The 2017 election dramatically shortened the shelf-life of Theresa May’s premiership and brought about a more immediate exit from Downing Street for her two key lieutenants.
Nick Timothy, the more policy-focused of the two, has given an extensive interview to this morning’s Daily Telegraph in which he sets out to disentangle his former boss’s vision from the disastrous campaign.
His thesis is simple: the Prime Minister built up her huge personal standings by taking the Conservative Party, and the Government, in a new direction, and reaching out to voters outside the traditional Tory coalition.
This was then squandered by a campaign which not only tried to run on presidential lines with a candidate ill-suited to that approach, but switched too quickly back into the comfort zone of ‘continuity and reassurance’ rather than playing up May’s reforming vision.
As a result policy announcements in that vein, of which the social care fiasco is the most infamous, jarred with the rest of the message and, without support, backfired badly.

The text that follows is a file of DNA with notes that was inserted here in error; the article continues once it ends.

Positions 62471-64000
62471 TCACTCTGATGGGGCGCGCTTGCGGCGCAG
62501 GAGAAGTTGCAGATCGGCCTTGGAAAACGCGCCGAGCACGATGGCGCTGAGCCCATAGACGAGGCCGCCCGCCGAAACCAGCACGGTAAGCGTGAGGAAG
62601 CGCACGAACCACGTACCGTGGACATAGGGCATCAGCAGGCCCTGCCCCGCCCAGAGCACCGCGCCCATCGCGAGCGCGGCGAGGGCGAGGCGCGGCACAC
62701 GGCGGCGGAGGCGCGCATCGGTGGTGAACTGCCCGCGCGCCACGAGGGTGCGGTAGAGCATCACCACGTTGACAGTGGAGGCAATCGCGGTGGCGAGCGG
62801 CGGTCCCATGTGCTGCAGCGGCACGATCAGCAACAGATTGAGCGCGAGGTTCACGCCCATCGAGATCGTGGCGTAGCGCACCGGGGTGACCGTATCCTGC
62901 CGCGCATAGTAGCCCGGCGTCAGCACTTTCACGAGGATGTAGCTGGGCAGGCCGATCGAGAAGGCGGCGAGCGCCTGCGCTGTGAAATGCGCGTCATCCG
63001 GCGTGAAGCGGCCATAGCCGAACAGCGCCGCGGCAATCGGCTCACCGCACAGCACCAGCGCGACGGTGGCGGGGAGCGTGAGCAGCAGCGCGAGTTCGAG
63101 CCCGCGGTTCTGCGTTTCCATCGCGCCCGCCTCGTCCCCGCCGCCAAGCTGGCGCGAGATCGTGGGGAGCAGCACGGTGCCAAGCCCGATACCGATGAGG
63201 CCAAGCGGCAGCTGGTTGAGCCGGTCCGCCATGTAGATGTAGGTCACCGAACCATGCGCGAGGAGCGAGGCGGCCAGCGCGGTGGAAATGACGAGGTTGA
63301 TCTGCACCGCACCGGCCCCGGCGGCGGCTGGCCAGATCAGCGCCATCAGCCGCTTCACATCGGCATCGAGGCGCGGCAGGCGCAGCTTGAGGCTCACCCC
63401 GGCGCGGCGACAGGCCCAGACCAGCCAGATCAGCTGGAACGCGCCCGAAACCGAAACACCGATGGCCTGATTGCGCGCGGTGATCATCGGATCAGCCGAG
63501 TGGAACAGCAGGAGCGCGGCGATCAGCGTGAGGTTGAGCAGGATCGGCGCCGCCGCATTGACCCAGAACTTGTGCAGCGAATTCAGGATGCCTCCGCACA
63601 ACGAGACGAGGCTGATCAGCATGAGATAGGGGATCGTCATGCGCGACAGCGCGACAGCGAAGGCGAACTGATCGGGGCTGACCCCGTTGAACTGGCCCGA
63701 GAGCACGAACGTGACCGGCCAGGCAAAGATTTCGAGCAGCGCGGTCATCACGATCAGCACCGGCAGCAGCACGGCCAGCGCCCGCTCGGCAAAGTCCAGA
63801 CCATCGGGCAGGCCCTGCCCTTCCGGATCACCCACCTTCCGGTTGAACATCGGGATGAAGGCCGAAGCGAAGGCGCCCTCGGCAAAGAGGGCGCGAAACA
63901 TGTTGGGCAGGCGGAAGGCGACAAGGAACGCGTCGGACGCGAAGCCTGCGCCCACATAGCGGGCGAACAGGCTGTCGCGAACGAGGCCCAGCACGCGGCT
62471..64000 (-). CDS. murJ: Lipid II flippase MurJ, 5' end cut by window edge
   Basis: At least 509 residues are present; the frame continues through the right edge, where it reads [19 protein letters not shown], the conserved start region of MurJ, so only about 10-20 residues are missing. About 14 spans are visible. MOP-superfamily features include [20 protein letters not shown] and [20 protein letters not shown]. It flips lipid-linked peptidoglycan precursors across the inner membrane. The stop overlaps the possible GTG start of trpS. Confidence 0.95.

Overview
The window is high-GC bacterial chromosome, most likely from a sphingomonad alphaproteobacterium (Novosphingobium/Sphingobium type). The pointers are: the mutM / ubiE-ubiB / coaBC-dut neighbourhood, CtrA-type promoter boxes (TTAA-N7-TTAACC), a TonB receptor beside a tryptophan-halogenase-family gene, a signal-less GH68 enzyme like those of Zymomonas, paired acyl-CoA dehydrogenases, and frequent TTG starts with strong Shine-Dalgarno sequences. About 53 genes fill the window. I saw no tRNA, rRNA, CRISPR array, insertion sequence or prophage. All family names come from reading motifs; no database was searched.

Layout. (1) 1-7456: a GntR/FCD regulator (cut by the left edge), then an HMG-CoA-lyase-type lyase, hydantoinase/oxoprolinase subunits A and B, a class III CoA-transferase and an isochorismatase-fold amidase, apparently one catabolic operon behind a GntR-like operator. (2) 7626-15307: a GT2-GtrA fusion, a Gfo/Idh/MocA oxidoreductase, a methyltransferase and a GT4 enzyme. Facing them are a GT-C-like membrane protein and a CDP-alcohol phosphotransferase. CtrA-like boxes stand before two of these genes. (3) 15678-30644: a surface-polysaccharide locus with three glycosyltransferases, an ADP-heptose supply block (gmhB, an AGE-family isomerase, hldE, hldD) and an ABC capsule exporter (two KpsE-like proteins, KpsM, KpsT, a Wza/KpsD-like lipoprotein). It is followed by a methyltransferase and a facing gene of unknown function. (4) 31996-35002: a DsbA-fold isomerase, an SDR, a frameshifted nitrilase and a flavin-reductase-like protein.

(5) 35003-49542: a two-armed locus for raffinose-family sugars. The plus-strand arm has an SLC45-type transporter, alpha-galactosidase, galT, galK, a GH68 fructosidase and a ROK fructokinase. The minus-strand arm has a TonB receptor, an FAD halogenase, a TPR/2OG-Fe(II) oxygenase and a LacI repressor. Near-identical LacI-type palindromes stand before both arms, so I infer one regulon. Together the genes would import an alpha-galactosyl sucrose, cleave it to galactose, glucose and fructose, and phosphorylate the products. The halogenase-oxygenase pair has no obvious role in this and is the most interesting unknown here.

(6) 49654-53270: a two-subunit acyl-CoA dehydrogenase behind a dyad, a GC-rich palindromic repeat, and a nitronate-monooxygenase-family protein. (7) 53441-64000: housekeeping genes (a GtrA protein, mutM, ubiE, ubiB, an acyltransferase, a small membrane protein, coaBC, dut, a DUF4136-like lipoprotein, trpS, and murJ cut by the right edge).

Timothy argues the election really demonstrates that the Party needs to more wholeheartedly embrace the Prime Minister’s agenda, rather than retreating back into its comfort zone. That may prove a hard sell after the campaign.
He also skims over the extent to which both he and May failed to build a coalition behind their ideas before the election, saying: “We probably didn’t communicate as well as we could have done, directly with the public and the media, and probably to a certain extent around Whitehall.”
That’s rather under-selling the issue. As was pointed out during the campaign, there aren’t any ‘Mayite’ think-tanks or even journalists who could dry-run things like the social care reforms, nor a group of MPs versed in the arguments who could champion them in the media.
Without that, the new Conservatism couldn’t help but feel a lot like a top-down imposition by a Prime Minister who was already developing, fairly or not, an autocratic reputation. That did it no favours.
The consensus is now that at some point between 2019 and 2022, May will stand down. The shadow-boxing over the succession has already started. If Timothy wants her ideas for the Party to outlive her leadership, he should start building the coalition she didn’t have in June. Better late than never.